“It’s cold, to leave them out on the streets,” she says, simply, and brushes on past him without another word. She’ll send someone to fetch them tonight, if they can find them; it’s dangerous for children to be out on their own. (Gods know there are still slavers about, and this snow…) The guards can take them to shelter, though she knows that it’s a flip of the coin if they stay. Children like that don’t trust authority.

Exhaling clouds of glistening white, she continues her patrol down the docks.


notes | hello friend I am rusty
tags | @Elif


and there's no way to escape the violence of a girl against herself

please tag Sera! contact is encouraged, short of violence

Elif — Day Court Citizen Signos: 80
▶ Played by griffin [PM] Posts: 35 — Threads: 6
▶ Female [Female [She/Her/Hers]] Hth: 9 — Atk: 11 — Exp: 16
▶ 4 [Year 499 Fall] Active Magic: Wind Manipulation
▶ 14.1 hh Bonded: N/A


It is too cold for horses born to sun and scorching heat, too cold for sleek thin coats like hers.

As strange as the plunging temperature is the echoing hallways of her family home, empty save for the once-servants who still live there. Since her parents left (after the latest Davke attack, after her brother’s death) she has barely darkened the door, but now she glides past each archway, glancing into room after room of lesser treasures.

She has written to her parents only once since their move to the Summer Court. She told them of the gods’ coming, of the blizzard, of the Summit and all the strange whispers that followed it. When her father’s reply came, it took her only a heartbeat to scan his thick penmanship: Do not shame our name before Solis.

Elif stops outside a small room that has only been used, as long as she has known it, as a storage closet. It is piled high with decorate scarves and thick woolen rugs, lavishly made but seldom used, musty with the smell of cedar and sandalwood.

She thinks of the cold and snow outside; she thinks of the things within, numerous and useless to her. Elif isn’t sure if her parents will ever return, though she does have an idea of what they will do if they come back and find all their belongings given away. Grinning (guilt a shadow over her, but a thin one, the kind that makes her heartbeat feel like a dare) she steps within.

The basket of blankets is lighter at her side hours later as she makes her way down to the docks. Despite the scarf she wears around her own neck (well below the woolen alaja) she shivers from the wind that comes slicing off the water.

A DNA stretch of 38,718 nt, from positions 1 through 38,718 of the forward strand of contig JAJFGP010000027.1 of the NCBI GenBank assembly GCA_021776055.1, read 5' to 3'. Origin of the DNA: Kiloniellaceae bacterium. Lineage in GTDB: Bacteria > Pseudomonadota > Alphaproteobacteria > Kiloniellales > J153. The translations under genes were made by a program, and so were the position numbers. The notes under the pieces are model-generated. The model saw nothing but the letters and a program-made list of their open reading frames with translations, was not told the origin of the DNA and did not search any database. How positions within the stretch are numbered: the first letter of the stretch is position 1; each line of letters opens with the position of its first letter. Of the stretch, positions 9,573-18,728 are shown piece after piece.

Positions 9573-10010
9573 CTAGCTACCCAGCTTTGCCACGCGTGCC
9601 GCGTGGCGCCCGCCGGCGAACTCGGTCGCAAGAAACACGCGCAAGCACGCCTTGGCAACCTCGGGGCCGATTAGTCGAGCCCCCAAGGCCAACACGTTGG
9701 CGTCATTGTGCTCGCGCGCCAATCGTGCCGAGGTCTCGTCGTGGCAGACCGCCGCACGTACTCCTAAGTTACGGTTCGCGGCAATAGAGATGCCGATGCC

A dun colt the color of the Mors at noon eyes her curiously as he passes with his small cadre, and Elif raises a brow at him in return, her lips already pulling in a grin. It was not so long ago that she was the age to play along the docks, though her noble name kept her from groups like this, save for when she’d slip away from her home like a wolf pup from its den. All things young enough to be half-feral were alike in this way.

She asks them, too, if they would like any of the blankets she carries, but they only laugh and part around her like water. They are too young and hot-blooded to be cold, and she is still smiling as she continues on, though the wind lashes her cheeks and throws salt in her teeth.

It is a woman the same color as the gunmetal sky and silver sea that she comes upon next. Her hair is down and wild as the white-caps, and it and her clouding breaths disguise the band of silver around her throat. With all the commotion of the docks and fish-sellers and merchants, Elif thinks nothing out of the ordinary as she approaches the mare, fluffing her feathers against the cold.

“Blanket?” she asks brightly, and her grin is girlish and crooked in the heartbeat it takes her to recognize that it is her sovereign standing before her. When she does her green eyes widen, summer sun on new grass.

“Oh, your highness, I-” inelegantly she extends a leg and dips her chin in something that might be a curtsy if it weren’t so hurried. Then, lifting her eyes once more to that keen, dual-colored gaze, she says, “Well, I suppose the offer still stands.” To cover her sheepishness she tilts the basket toward Seraphina, rolls of silk and wool in deepest blue and warmest yellow, a dream of summer.  

@Seraphina  clearly Elif was not to be outdone in wordcount
<3 good to write with you again

“Do not be afraid to bare your teeth -”